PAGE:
In step 514, the smart card is presented to a payoff authority. The payoff authority authenticates itself to the smart card and uses the TAG command to read out the parameters of the pseudo-random number generator and the starting and ending Current Index associated with each play of each selected game of chance. Using the Current Index tagged in step 506 and the Current Index retrieved by the operation of the TAG command, the payoff authority can thereby determine the exact sequence of pseudo-random numbers generated by the sequence file. This sequence of generated random numbers completely determines the behaviour of the games of chance indicated by the tag value and therefore the payoff. Based on the Current Index, which allows the payoff agent to determine the sequence of random numbers used by the cardholder and therefore results of playing the selected game(s) in step 508, the payoff agent takes the appropriate action with respect to the cardholder's value account (either crediting the account if the cardholder has won or debiting the account if the cardholder has lost). After the appropriate action has been taken, the payoff agent then resets the sequence file to its initial state using the RESET command in step 516.
These three examples are specifically constructed to illustrate the utility and application of a low-cost, portable and tamper-resistant source of pseudo-random numbers such as that provided by the pseudo-random number sequence file of the present invention. Those skilled in the art will recognize that the cryptographic and gaming protocols used are for illustrative purposes only and are not intended to limit the subject invention described herein.
A variety of modifications and variations of the above invention are possible in light of the foregoing teachings. It is therefore to be understood that, within the scope of the appended claims, the present invention may be practiced other than as specifically described herein.
|Cited Patent||Filing date||Publication date||Applicant||Title|
|US4510673||Jun 23, 1983||Apr 16, 1985||International Business Machines Corporation||Laser written chip identification method|
|US4827514||Mar 3, 1988||May 2, 1989||Motorola, Inc.||Method and apparatus to detect and recover a pseudo-random sequence|
|US4944009||Feb 25, 1988||Jul 24, 1990||Massachusetts Institute Of Technology||Pseudo-random sequence generator|
|US5293029 *||Sep 9, 1992||Mar 8, 1994||Kabushiki Kaisha Toshiba||System for mutually certifying an IC card and an IC card terminal|
|US5434917||Oct 13, 1993||Jul 18, 1995||Thomson Consumer Electronics S.A.||Unforgeable identification device, identification device reader and method of identification|
|US5778069 *||Apr 10, 1996||Jul 7, 1998||Microsoft Corporation||Non-biased pseudo random number generator|
|US5815709||Apr 23, 1996||Sep 29, 1998||San Microsystems, Inc.||System and method for generating identifiers for uniquely identifying object types for objects used in processing of object-oriented programs and the like|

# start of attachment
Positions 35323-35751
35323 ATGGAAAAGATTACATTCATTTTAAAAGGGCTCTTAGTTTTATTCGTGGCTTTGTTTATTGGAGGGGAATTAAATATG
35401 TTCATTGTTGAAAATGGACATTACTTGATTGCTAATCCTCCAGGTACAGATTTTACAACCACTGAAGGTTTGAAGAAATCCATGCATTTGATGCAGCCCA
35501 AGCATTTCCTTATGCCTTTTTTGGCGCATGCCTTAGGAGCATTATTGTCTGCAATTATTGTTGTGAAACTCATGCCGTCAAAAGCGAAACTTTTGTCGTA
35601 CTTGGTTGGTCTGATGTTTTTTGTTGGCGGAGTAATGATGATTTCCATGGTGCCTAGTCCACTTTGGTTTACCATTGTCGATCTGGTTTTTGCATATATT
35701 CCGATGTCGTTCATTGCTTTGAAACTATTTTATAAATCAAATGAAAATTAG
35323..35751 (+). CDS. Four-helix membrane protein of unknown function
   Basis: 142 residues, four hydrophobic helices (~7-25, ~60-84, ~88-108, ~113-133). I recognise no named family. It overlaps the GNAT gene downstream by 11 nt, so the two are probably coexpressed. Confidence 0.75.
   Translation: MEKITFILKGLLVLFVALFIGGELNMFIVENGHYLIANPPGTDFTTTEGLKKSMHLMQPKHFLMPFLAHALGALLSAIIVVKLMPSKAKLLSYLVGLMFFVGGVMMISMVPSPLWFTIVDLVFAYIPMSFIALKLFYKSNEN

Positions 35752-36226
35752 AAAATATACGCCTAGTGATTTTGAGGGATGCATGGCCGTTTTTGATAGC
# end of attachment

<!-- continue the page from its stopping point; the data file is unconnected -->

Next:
|US5835597||Mar 31, 1997||Nov 10, 1998||International Business Machines Corporation||Software-efficient pseudorandom function and the use thereof for decryption|
|US5856659 *||Mar 10, 1997||Jan 5, 1999||Koninklijke Ptt Nederland N.V.||Method of securely modifying data on a smart card|
|US5881155||Mar 31, 1997||Mar 9, 1999||Schlumberger Industries||Security device for a semiconductor chip|
|US5920628||Jan 9, 1997||Jul 6, 1999||Washington University||Method and apparatus for fingerprinting and authenticating various magnetic media|
|US5995533||Nov 13, 1995||Nov 30, 1999||Ericsson Inc.||Apparatus and method for generating pseudorandom quantities based upon radio channel characteristics|
|US6003014 *||Aug 22, 1997||Dec 14, 1999||Visa International Service Association||Method and apparatus for acquiring access using a smart card|
|US6014445||Oct 22, 1996||Jan 11, 2000||Kabushiki Kaisha Toshiba||Enciphering/deciphering apparatus and method incorporating random variable and keystream generation|
|US6148407||Sep 30, 1997||Nov 14, 2000||Intel Corporation||Method and apparatus for producing computer platform fingerprints|
|US6314440||Sep 22, 1998||Nov 6, 2001||Micron Technology, Inc.||Pseudo random number generator|
|US6339645||Mar 6, 1998||Jan 15, 2002||Telefonaktiebolaget Lm Ericsson (Publ)||Pseudo-random sequence generator and associated method|
|US6366967||May 18, 1999||Apr 2, 2002||Datascape, Inc.||Open network system for i/o operation including a common gateway interface and an extended open network protocol with non-standard i/o devices utilizing device and identifier for operation to be performed with device|
|US6484948||Aug 9, 2000||Nov 26, 2002||Mitsubishi Denki Kabushiki Kaisha||Authentication method, authentication apparatus, authentication system and IC card|
|US6570990||Nov 13, 1998||May 27, 2003||Lsi Logic Corporation||Method of protecting high definition video signal|
|US6581078||Jan 4, 2000||Jun 17, 2003||Stmicroelectronics Sa.A.||Random number generating circuit and process|
|US6865660 *||Jun 28, 2002||Mar 8, 2005||Micron Technology, Inc.||Method and apparatus for generating deterministic, non-repeating, pseudo-random addresses|
|US6915471 *||May 13, 2002||Jul 5, 2005||Motorola, Inc.||Encoder and method for encoding data|
|US20010023423||Mar 13, 2001||Sep 20, 2001||Stmicroelectronics S.A.||Pseudo-random number generator|